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Medicine law concept. Gavel and stethoscope on book close up

Transdisciplinary Integration: The Only Way Forward for Public Health

By Scott Burris

As we look toward National Public Health Week amid two long years of a pandemic, reflection for us at the Center for Public Health Law Research has focused on how we move forward in a mostly broken public health system. We see public health law as a central component of a strong future for public health, where transdisciplinary partnership leads the way.

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Supreme Court of the United States.

The Bind We’re in — And How the Supreme Court Put Us There

By Jennifer Bard

As the COVID-19 pandemic rages into its third year of global death and destruction, the Supreme Court of the United States has effectively thwarted every measure by federal or state government to implement the public health tools that for hundreds of years have been used to stop the spread of contagious disease. They have done so by operationalizing what were previously fringe and relatively harmless academic views in ways that extend their powers beyond any previous boundaries. These include, but are not limited to, extending the protection for religious exercise past any previously imagined, and limiting Congressional authority to respond to emergencies by imposing impossible standards of specificity on its delegation of authority to the agencies which it creates, funds, and directly oversees.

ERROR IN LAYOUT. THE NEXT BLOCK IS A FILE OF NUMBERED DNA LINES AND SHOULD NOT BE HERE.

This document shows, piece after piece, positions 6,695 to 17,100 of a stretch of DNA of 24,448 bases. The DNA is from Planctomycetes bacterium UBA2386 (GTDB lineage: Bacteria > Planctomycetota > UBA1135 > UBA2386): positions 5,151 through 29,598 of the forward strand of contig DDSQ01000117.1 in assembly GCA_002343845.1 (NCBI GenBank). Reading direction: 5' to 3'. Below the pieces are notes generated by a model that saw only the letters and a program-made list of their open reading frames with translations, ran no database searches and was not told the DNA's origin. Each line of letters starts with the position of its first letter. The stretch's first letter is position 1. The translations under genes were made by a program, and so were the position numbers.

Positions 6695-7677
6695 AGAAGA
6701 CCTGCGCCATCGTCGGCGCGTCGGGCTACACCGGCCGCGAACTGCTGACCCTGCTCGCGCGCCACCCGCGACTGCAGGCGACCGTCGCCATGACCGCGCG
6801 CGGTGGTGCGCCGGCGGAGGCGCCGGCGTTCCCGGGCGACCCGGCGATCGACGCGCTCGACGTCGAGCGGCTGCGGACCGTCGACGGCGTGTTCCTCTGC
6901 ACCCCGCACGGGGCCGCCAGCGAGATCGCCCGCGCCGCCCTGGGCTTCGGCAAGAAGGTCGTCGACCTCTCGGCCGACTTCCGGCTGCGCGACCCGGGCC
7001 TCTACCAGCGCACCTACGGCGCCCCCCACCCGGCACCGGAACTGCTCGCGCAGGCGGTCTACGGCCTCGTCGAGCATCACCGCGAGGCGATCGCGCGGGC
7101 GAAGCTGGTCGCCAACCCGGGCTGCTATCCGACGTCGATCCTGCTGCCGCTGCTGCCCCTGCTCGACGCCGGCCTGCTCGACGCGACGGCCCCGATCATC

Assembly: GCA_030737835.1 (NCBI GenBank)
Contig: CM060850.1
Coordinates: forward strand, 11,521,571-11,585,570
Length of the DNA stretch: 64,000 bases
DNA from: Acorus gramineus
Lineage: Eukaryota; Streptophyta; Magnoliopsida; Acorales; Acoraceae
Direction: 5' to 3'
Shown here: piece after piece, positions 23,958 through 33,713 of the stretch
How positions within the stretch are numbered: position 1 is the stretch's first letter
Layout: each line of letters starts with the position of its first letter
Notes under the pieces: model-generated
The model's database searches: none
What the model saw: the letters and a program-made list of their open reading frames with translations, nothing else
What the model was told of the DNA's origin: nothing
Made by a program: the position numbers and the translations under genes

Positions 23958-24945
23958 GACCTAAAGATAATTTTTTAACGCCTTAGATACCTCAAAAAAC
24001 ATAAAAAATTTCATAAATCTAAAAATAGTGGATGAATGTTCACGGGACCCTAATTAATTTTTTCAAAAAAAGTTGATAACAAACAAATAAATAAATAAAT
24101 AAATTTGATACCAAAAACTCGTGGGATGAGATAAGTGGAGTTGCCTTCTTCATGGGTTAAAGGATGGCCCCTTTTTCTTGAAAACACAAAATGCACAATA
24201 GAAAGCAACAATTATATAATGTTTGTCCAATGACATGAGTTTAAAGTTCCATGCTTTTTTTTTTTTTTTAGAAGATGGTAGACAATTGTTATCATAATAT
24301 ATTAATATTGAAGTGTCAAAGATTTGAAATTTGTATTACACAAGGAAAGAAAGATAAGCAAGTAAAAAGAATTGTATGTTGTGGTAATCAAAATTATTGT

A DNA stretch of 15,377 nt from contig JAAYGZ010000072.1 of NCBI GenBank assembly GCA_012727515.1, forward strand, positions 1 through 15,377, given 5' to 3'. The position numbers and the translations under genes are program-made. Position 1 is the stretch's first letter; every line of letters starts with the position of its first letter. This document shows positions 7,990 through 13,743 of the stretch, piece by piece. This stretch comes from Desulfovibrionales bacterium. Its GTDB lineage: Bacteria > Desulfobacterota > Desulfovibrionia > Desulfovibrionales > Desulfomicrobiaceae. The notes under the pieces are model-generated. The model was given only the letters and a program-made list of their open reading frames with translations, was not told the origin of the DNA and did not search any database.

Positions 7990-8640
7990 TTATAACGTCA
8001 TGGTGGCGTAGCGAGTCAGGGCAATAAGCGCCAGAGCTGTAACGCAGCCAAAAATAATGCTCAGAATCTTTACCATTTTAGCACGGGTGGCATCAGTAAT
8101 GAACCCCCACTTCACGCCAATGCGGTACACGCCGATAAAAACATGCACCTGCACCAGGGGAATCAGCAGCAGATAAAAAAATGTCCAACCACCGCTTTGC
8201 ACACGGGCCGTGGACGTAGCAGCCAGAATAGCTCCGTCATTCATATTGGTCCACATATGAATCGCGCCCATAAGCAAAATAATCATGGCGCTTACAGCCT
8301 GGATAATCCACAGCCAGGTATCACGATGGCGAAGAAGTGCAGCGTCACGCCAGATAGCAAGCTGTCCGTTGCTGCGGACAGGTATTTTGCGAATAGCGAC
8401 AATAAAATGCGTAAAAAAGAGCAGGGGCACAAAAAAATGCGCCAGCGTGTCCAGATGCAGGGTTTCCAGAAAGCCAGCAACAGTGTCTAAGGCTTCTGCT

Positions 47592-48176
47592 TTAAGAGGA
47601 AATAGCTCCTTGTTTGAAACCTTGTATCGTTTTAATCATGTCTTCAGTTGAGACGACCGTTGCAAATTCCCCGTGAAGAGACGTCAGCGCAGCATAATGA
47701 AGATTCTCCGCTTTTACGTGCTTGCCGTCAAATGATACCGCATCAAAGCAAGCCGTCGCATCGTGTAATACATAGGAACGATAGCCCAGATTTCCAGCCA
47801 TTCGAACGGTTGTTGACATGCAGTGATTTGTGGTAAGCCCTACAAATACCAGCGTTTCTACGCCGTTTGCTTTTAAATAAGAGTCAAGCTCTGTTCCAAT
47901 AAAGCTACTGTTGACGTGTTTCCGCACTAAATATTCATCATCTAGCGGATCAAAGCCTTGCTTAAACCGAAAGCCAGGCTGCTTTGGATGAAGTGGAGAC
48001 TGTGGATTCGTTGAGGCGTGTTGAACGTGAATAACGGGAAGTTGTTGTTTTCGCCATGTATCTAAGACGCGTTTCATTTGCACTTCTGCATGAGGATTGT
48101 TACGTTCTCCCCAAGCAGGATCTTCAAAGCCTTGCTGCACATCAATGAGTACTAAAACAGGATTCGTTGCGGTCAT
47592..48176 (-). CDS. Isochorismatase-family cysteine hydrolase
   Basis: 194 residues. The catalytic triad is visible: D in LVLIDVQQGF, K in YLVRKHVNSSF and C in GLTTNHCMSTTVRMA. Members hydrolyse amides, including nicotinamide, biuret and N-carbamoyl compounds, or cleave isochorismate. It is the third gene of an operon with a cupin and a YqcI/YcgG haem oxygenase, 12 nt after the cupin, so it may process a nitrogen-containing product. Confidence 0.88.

In so doing, the Court has not only undermined the health of the nation, and pushed millions of people into unnecessary long-term disability, which our fragmented health care and social security system is unequipped to handle. It has also threatened our national security by infecting what is already more than half of the children in the country with a virus that has the potential to damage every organ in their bodies, from heart to brain.